Financial Resolutions for a Prosperous 2014

Resolutions don't work—behavioral experts know that. When you wake up on Jan. 1 and emphatically say something vague like, "This year, I am going to get my finances under control—I really mean it!" there's a good chance your budget will end up where all those good intentions usually lead.

That's why it's better to make to-do lists instead. Each of the activities on my 2014 list are discrete and actionable, and don't take very long. Tick them off, one by one, and you'll dramatically improve your finances.

In 2014, you'll have more power, thanks to some consumer-friendly marketplace changes. A new focus on investment fees and 401(k) disclosures make it easier for investors to monitor those accounts. Credit card issuers are stepping up their marketing and competition, so there are better card deals out there. New applications make it easier to handle your money without ever physically handling your money.

Without further ado, here's my checklist for how to save and prosper in 2014:

  • Embrace a record-keeping system. Just being able to watch your net worth move in response to your credit card transactions and the stock market will make you a much better financial manager. Quicken and its online cousin Mint, both from Intuit Inc, remain the category killers, but there are many other applications—including iBank, mvelopes, Spendee and Budgt that can bring your finances to your favorite devices. They vary—some are better than others at tracking investments and linking to a variety of accounts, so compare before you commit. Spend a few hours on one slow winter day setting it up and you'll save time and money all year.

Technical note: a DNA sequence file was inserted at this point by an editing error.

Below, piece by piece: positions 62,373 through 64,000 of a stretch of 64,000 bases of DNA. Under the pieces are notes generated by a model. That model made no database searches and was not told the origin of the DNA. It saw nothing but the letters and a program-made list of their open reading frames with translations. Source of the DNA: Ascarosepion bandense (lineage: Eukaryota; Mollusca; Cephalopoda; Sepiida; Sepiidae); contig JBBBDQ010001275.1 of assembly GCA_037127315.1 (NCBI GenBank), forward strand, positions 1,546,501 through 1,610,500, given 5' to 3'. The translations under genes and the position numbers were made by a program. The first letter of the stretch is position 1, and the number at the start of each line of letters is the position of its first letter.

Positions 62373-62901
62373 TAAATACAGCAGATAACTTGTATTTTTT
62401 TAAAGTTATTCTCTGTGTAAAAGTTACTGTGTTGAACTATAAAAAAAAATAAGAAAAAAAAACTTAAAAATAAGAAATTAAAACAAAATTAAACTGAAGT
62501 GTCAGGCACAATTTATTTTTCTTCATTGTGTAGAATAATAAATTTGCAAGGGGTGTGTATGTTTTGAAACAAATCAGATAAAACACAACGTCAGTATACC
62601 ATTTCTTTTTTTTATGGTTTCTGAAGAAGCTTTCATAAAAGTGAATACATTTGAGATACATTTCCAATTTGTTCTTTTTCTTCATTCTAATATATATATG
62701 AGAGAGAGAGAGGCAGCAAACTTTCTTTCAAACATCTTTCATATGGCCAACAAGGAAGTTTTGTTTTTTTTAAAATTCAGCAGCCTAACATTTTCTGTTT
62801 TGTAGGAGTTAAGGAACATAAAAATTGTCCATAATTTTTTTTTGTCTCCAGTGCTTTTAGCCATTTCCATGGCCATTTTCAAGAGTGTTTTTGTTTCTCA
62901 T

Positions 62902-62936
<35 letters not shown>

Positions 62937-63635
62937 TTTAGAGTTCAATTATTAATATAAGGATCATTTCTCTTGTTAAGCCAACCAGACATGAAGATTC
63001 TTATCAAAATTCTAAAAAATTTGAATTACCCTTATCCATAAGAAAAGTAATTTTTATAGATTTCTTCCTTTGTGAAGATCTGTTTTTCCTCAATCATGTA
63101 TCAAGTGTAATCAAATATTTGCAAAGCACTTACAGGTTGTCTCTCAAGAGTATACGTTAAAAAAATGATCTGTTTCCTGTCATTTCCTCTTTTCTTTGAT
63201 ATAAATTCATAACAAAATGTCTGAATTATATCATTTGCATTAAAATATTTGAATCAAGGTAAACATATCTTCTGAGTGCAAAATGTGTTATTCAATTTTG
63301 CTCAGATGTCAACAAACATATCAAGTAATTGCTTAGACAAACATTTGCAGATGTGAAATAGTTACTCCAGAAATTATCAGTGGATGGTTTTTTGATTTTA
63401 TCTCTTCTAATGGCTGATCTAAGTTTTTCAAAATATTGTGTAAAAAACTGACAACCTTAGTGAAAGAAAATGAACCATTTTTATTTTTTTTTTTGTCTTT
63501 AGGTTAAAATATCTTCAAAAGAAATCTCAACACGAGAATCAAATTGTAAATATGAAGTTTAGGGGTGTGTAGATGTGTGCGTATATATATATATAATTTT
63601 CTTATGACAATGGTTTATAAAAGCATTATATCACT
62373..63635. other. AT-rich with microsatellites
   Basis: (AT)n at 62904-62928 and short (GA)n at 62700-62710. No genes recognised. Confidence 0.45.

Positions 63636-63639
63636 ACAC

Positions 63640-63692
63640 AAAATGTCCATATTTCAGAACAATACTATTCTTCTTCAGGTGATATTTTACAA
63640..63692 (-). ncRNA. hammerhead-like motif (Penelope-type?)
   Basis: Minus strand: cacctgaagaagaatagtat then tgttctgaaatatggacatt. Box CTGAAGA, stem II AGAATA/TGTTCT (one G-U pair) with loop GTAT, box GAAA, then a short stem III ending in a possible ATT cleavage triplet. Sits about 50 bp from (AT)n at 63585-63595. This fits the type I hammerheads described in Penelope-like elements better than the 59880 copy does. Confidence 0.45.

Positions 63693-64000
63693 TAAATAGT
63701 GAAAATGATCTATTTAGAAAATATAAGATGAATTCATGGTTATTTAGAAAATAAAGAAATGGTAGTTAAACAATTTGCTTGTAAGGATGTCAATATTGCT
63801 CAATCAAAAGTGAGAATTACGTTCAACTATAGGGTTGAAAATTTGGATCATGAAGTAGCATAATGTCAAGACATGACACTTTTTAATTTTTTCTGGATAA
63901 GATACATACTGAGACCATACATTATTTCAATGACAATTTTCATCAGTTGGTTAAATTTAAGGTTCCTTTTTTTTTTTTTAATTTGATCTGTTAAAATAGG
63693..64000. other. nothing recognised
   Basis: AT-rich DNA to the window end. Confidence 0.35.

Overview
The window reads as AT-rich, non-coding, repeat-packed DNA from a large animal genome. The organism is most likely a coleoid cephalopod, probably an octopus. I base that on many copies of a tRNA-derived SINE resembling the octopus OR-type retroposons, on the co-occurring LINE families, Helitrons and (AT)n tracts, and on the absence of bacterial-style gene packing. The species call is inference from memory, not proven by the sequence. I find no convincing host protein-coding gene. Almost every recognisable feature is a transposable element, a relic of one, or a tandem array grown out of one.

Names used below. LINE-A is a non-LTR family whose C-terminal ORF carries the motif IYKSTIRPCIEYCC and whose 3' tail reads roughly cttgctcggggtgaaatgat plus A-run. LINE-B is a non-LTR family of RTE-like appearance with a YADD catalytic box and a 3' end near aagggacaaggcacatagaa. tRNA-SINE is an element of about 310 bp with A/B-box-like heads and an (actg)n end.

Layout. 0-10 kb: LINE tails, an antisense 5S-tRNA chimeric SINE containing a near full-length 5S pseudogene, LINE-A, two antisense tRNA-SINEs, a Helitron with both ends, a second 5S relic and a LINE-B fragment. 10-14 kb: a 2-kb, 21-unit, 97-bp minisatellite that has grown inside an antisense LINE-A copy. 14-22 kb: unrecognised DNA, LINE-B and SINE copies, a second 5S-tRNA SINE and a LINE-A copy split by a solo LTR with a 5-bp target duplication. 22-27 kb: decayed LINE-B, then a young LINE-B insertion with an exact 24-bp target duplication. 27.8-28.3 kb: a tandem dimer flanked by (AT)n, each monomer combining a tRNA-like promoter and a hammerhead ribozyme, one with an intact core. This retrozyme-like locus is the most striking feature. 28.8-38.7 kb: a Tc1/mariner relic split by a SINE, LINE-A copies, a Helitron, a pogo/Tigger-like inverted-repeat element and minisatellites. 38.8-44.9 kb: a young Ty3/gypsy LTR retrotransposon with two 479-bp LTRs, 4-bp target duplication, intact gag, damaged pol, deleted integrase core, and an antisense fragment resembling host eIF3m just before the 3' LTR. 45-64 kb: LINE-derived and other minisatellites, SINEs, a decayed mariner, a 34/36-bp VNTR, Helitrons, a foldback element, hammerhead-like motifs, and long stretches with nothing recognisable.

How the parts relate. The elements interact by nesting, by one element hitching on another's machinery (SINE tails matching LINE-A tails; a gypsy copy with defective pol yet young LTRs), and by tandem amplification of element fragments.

• Learn one new thing every week. What's a price-earnings ratio? What are exchange traded funds? Does your credit card charge you a currency fee when you use it abroad? How much life insurance do experts recommend you have now? Which 529 plan is the most generous? The more you learn about financial topics, the better you'll get about managing your money. If you are interested in investing, consider forming a study group with some friends. You can choose one topic a week and research it in 15 minutes to a half an hour. In a year you'll be much smarter; in a decade you can be an investing master.
  • Boost your 401(k). In recent years, many employers have been reintroducing and even increasing their matching contributions. Make sure that you are setting aside at least as much money as your employer will match. Add as much more as you can afford to add, unless your company's 401(k) only offers overpriced and underperforming investment choices. You can use the U.S. Labor Department's fee disclosure form to calculate how much you are paying for your 401(k).
  • Rebalance your 401(k). So far, the average stock mutual fund is up over 32 percent and the average bond fund is down almost 2 percent, according to Morningstar. That means your retirement fund allocations might have gotten seriously out of whack. Within your retirement account (where there is no tax consequence for making moves like this), move some money out of stocks and into bonds, until the percentages of each type of asset held in your account fits your initial goals.